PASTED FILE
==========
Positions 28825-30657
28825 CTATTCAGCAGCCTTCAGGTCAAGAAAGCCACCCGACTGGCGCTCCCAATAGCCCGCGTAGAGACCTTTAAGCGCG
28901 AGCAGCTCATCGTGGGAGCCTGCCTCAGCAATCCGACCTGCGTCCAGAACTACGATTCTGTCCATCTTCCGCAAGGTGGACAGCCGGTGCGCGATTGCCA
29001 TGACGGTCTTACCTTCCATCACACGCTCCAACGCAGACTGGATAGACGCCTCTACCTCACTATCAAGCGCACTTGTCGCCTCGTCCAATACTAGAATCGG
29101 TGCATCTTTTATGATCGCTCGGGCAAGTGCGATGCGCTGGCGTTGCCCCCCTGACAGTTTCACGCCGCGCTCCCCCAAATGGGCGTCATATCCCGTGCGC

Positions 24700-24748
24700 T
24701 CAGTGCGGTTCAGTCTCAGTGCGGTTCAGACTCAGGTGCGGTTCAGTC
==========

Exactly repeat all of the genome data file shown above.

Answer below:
Positions 28825-30657
28825 CTATTCAGCAGCCTTCAGGTCAAGAAAGCCACCCGACTGGCGCTCCCAATAGCCCGCGTAGAGACCTTTAAGCGCG
28901 AGCAGCTCATCGTGGGAGCCTGCCTCAGCAATCCGACCTGCGTCCAGAACTACGATTCTGTCCATCTTCCGCAAGGTGGACAGCCGGTGCGCGATTGCCA
29001 TGACGGTCTTACCTTCCATCACACGCTCCAACGCAGACTGGATAGACGCCTCTACCTCACTATCAAGCGCACTTGTCGCCTCGTCCAATACTAGAATCGG
29101 TGCATCTTTTATGATCGCTCGGGCAAGTGCGATGCGCTGGCGTTGCCCCCCTGACAGTTTCACGCCGCGCTCCCCCAAATGGGCGTCATATCCCGTGCGC

Positions 24700-24748
24700 T
24701 CAGTGCGGTTCAGTCTCAGTGCGGTTCAGACTCAGGTGCGGTTCAGTC